What is psychological dependence?

Quick Answer
Psychological dependence is marked by a strong desire for a substance (or activity) that provides enjoyment or satisfaction. Psychological dependence can occur with or without physiological dependence; the psychologically dependent person’s body may continue to function normally without the substance, but he or she still feels a strong urge for and preoccupation with that substance.
Expert Answers
enotes eNotes educator| Certified Educator

Addiction is a complex issue, and persons who are addicted may become physically and psychologically dependent on the substance they abuse. People also can become addicted to behaviors, which are generally thought to be solely characterized by psychologically dependence.


A person can become physiologically and psychologically dependent on the same substance. Physiological dependence occurs when the body becomes dependent on a substance, and physical withdrawal symptoms develop when the substance is no longer used. These withdrawal symptoms may include accelerated heartbeat, hypersensitivity, nausea and vomiting, sweating, tremors, insomnia, and agitation. Some of the substances most likely to cause physical dependence are alcohol, amphetamines, barbiturates, opiates, and nicotine.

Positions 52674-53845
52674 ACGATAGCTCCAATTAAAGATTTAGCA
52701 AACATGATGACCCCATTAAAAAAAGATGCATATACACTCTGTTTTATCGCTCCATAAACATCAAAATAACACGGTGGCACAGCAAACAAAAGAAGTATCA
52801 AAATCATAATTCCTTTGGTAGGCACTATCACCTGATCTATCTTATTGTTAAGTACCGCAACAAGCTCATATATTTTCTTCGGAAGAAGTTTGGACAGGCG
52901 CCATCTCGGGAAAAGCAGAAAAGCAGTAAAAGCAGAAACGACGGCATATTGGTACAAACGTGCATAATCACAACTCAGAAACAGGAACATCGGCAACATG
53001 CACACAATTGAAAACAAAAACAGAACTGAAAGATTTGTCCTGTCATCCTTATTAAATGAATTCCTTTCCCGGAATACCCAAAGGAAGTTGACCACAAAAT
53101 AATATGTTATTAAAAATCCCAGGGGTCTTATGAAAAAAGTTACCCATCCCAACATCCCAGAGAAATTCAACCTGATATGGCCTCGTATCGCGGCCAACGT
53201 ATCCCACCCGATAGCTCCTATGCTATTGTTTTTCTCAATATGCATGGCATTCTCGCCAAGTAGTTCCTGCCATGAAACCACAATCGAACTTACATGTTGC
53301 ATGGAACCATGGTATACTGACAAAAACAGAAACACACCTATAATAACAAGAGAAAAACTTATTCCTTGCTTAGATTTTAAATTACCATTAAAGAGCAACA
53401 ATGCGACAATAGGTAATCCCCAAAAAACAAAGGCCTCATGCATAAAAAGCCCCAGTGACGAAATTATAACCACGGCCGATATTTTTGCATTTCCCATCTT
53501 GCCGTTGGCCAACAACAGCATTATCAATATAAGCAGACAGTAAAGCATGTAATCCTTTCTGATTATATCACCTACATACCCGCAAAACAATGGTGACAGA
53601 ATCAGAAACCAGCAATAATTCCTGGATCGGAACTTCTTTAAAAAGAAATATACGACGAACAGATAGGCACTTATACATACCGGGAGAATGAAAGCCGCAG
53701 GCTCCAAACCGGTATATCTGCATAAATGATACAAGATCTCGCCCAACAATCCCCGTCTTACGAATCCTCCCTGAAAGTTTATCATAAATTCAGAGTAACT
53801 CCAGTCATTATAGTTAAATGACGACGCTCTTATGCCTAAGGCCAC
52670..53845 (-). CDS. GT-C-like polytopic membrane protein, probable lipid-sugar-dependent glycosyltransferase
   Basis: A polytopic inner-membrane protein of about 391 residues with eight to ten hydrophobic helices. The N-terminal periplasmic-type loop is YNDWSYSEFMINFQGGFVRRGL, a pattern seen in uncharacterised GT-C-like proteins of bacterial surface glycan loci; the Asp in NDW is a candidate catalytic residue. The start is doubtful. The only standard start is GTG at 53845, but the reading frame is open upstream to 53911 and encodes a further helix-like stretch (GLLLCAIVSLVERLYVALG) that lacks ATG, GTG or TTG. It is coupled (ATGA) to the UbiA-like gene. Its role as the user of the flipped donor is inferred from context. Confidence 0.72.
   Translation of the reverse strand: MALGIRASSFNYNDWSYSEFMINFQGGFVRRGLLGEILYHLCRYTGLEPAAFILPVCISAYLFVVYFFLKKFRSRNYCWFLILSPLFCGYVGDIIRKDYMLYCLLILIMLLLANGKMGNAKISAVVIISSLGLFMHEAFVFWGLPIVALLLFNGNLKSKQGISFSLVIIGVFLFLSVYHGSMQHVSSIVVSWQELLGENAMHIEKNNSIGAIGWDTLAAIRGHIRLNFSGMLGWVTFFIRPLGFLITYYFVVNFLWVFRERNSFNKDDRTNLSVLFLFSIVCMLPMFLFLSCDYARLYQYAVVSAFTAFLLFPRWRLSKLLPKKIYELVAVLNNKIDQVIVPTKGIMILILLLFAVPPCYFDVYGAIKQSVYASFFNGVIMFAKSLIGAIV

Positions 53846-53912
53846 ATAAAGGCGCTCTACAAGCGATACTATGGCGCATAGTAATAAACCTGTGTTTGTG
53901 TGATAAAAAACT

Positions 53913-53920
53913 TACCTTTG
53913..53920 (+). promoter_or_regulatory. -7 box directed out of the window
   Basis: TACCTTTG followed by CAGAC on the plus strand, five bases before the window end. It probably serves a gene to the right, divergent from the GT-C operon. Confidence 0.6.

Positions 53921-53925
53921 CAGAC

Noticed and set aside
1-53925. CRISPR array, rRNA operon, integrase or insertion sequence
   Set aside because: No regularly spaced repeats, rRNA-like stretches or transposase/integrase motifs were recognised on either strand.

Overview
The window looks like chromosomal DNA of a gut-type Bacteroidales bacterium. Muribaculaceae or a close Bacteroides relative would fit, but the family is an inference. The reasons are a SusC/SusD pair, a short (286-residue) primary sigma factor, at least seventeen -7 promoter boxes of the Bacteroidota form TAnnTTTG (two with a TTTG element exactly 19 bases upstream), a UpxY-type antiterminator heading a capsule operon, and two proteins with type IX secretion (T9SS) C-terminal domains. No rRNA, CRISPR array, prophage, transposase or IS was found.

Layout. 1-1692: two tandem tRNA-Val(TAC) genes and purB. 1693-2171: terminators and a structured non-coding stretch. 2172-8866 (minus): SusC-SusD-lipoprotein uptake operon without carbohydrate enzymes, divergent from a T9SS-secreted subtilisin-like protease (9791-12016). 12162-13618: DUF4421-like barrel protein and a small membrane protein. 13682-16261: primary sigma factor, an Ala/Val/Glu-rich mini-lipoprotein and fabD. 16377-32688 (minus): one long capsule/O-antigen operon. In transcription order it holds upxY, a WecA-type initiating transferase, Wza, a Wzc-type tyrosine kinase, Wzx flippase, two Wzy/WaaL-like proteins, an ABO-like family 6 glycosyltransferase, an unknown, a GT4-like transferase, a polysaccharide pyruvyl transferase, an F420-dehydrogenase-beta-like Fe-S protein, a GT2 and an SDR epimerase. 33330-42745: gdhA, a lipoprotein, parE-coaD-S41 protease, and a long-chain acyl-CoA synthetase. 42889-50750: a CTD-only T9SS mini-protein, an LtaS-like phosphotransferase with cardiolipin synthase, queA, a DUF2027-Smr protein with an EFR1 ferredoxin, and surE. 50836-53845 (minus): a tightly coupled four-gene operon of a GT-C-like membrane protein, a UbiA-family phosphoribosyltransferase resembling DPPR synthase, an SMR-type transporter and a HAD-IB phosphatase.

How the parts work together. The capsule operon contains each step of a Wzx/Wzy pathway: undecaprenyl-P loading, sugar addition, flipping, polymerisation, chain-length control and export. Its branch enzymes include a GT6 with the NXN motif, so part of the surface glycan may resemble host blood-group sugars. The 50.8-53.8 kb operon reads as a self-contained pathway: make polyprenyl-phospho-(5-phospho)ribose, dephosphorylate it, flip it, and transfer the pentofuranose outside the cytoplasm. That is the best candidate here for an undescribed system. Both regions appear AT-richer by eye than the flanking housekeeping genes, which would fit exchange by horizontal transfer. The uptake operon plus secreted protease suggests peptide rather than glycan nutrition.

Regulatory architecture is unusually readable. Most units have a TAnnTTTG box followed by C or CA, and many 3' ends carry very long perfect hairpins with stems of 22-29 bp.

Psychological dependence occurs when a person derives reward or pleasure from a substance or an activity and when the desire to participate in that activity is irresistible. Substances may be used to relieve anxiety, seek elation, avoid depression, and relieve pain (physical or psychological). Behaviors involve activities of avoidance (such as playing computer games to avoid work) and provide pleasure and reward (such as sexual activity). Psychological withdrawal symptoms occur when the activity (including substance use) is discontinued. These symptoms may include craving, depression, insomnia, and irritability. However, because of the significant overlap between psychological and physical withdrawal symptoms, some researchers question whether the distinction between physiological and psychological dependence has any clinical relevance.

Treating Psychological Dependence

In treating any kind of addiction, it is important to consider psychological dependence as integral to the treatment program. Relapse rates in treating addiction are extremely high (80 percent for drug addiction and 86 percent for alcohol addiction), even when the person has gone through a physical detoxification process to ensure that the body is no longer experiencing physical withdrawal symptoms. This phenomenon adds weight to the argument that a psychological dependence may be even stronger than a physical dependence. Cognitive-behavioral therapy or traditional psychotherapy may help to address underlying psychological reasons for addiction.